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In 2020, Chris Hopkinson averaged 25 miles a day over nine days to paddleboard the length of the Chesapeake Bay. He raised more than $180,000 for the Oyster Recovery Partnership and helped put 18 million oysters back in the Chesapeake Bay. The event will be a relay event this year..3

Chris Hopkinson, who last summer captured the attention of thousands of people nationwide when he became the first person to traverse the entire Chesapeake Bay on a standup paddleboard, recently announced plans to expand Bay Paddle as a multi-team paddle race.

The 215-mile, 8-day staged paddle race will begin Aug. 27 in havre de Grace and finish Sept. 3 in Virginia Beach, Va. where the Chesapeake Bay meets the Atlantic Ocean.

“Seeing the Bay the way I did last year gave me even more appreciation for its beauty and motivation to do more,” Hopkinson said in a news release. “In addition to benefiting the Oyster Recovery Partnership’s important work to restore the health of the Chesapeake, this year’s paddle will also help support Chesapeake Conservancy in their coalition efforts to create official and permanent National Park Service presence in the Chesapeake Bay.”

Relay teams and solo paddlers will face wind, current and tides, using standup paddleboards, kayaks or other paddlecraft to cover the distance.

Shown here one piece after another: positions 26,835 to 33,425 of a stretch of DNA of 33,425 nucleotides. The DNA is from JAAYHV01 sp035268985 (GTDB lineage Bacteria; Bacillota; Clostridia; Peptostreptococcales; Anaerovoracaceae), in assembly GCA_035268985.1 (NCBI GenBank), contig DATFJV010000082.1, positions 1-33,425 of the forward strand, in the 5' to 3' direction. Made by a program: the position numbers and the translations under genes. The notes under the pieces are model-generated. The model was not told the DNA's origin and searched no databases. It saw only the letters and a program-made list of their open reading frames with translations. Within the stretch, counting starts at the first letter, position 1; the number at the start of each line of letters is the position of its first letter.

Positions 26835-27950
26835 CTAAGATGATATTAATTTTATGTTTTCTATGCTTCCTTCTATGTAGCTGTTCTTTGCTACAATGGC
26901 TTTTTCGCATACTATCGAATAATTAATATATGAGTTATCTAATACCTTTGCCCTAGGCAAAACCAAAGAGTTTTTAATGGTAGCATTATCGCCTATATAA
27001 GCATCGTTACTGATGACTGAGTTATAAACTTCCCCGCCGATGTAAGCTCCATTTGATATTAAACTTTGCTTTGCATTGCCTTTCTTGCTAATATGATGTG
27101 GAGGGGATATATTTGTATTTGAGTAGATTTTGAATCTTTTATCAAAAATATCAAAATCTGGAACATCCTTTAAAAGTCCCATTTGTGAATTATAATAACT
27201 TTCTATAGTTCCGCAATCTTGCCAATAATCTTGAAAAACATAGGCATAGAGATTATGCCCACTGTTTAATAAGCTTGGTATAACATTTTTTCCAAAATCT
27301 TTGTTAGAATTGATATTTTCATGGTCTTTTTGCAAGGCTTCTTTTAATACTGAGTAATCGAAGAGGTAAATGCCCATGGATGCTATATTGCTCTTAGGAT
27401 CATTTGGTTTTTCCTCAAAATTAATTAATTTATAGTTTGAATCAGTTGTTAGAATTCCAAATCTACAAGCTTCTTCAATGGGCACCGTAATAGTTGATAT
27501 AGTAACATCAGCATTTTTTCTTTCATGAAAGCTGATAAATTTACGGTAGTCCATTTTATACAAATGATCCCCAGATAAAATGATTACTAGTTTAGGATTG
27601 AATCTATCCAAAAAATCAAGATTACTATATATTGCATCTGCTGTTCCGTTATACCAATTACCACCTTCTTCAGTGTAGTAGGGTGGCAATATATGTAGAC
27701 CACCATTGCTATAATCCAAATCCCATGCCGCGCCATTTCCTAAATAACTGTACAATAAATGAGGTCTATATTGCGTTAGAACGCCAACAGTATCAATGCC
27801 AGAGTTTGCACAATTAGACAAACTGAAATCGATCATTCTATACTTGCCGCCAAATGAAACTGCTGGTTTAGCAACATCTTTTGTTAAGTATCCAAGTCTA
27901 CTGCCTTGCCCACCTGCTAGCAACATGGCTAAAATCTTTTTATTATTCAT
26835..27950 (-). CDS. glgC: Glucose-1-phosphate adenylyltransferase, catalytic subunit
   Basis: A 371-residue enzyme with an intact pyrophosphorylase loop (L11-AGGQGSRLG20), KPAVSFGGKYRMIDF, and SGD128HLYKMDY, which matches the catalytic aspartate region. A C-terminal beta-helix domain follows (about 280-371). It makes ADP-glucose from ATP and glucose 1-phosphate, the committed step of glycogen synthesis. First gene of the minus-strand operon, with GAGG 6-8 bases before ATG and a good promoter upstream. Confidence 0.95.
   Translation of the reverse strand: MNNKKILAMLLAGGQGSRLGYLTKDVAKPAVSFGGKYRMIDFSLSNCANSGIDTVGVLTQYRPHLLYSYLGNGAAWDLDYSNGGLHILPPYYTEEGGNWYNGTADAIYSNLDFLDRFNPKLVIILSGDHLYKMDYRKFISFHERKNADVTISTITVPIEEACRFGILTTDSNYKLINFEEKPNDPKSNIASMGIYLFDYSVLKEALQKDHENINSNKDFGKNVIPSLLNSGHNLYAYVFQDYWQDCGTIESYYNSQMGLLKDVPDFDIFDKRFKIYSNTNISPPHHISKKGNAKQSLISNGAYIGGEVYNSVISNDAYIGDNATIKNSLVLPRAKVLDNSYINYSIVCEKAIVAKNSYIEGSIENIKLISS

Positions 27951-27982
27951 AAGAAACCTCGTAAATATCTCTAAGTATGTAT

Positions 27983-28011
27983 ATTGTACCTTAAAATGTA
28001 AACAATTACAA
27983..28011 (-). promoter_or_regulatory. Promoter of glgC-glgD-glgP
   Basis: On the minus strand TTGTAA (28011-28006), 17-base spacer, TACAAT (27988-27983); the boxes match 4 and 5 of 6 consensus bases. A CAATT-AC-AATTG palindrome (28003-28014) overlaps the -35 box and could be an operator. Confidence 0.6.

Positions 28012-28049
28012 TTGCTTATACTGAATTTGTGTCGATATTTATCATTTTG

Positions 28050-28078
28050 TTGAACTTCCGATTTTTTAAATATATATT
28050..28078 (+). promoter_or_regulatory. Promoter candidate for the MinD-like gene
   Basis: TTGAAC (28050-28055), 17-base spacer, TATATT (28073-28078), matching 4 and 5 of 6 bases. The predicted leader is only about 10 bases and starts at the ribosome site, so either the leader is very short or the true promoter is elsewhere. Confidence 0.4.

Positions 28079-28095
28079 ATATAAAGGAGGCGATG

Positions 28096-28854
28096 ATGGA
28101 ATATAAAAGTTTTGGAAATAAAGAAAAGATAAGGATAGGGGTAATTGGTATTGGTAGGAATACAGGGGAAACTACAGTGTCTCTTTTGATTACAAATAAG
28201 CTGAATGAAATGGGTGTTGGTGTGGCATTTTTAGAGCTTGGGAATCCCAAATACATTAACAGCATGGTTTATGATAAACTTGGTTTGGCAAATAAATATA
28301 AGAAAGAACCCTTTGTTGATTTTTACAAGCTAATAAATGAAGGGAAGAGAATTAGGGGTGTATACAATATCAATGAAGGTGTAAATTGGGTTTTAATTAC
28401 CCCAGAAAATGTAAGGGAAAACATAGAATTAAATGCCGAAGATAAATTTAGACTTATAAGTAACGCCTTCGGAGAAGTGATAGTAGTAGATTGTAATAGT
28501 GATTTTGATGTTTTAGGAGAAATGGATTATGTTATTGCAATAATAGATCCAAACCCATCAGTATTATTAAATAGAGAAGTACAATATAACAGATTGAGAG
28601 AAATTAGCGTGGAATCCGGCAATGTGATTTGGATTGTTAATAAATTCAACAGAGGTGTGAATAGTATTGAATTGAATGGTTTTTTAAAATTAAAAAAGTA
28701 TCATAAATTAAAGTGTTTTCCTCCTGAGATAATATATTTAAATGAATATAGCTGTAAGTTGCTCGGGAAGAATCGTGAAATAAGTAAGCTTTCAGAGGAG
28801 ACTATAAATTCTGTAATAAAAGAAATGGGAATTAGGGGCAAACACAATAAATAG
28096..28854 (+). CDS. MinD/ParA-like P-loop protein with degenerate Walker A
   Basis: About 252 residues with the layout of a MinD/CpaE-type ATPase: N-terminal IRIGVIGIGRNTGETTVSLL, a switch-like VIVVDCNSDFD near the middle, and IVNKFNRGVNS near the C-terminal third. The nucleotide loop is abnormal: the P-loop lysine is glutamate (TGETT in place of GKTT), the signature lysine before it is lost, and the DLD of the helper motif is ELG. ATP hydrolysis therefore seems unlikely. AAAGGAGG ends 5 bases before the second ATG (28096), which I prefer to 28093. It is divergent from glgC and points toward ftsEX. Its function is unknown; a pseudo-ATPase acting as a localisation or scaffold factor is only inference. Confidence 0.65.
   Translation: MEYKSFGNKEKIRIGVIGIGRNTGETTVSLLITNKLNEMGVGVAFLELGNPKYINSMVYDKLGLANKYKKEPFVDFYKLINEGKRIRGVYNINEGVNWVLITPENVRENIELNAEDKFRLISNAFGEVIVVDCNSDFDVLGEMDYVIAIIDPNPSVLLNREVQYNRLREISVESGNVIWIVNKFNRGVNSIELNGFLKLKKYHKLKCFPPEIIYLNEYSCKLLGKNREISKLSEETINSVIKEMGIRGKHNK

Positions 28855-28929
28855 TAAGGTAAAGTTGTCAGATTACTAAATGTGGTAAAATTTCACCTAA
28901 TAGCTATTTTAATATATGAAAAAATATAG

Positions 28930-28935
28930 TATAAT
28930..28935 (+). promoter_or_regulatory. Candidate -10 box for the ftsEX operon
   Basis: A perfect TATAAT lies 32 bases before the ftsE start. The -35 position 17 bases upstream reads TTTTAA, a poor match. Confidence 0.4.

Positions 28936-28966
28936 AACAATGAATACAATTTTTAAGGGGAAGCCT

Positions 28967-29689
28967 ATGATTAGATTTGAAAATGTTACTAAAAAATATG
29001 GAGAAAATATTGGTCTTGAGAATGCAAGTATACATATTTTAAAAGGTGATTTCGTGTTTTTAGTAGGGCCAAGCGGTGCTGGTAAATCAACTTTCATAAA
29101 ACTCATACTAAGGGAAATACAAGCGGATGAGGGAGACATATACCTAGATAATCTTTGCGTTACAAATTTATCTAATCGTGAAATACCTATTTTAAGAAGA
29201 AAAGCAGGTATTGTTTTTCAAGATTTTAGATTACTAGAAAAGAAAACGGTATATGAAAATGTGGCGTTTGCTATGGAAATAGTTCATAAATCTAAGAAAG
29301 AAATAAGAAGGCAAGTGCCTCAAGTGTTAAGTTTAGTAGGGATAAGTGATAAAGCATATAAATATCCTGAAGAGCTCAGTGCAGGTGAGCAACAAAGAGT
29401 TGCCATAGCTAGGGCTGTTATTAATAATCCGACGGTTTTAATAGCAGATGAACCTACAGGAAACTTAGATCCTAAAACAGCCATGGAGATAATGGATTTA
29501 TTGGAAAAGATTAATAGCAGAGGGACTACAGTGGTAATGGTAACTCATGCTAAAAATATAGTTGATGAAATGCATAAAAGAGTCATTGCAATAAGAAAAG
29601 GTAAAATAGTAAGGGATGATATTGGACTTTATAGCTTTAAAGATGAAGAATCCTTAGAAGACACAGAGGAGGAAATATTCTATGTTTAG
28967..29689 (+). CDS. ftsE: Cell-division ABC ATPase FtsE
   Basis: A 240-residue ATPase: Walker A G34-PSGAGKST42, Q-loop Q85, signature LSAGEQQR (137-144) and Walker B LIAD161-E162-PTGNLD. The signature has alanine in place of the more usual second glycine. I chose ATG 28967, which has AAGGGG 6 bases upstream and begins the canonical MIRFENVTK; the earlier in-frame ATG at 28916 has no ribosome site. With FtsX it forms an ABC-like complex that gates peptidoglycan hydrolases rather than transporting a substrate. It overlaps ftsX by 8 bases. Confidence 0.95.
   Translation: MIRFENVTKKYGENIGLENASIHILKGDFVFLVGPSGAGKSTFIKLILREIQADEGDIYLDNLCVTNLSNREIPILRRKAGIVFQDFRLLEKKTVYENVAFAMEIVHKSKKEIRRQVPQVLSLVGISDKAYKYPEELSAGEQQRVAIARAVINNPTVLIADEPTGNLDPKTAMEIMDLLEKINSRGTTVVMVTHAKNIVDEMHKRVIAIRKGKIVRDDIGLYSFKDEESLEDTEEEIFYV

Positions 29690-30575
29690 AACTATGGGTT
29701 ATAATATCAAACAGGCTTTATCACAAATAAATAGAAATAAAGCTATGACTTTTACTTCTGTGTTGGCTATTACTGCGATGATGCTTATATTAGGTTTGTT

Last year, Hopkinson averaged 25 miles a day over nine days in his effort that raised more than $180,000 for the Oyster Recovery Partnership and helped put 18 million oysters back in the Chesapeake Bay.

“Chris’s journey inspired a movement,” said Oyster Recovery Partnership Executive Director Ward Slacum. “We are so grateful for Chris’ passion and enthusiasm. He’s brought so much attention to our important work...”

“Chesapeake Conservancy is so excited to join Oyster Recovery Partnership as a beneficiary of this epic race, and I can’t wait to get out there and be a part of it myself,” said Chesapeake Conservancy President and CEO Joel Dunn.

Nearly 50 local paddlers have already registered for the event, including Slacum and Dunn, who will be paddling with members of their respective staffs.

Other relay teams include a group of local teachers, veterans from the Valhalla Sailing Project and a group of local Riverkeepers.

Local filmmaker Katie Sheridan produced a documentary on Hopkinson’s journey, “Power of the Paddle,” which recently aired on Maryland Public Television’s Chesapeake Bay Week.

Proceeds from the relay event will benefit the Oyster Recovery Partnership and Chesapeake Conservancy.

Participants should register for the event by July 1.

For more information on how to join a team, create a team, donate or how to become a sponsor, go to www.baypaddle.org.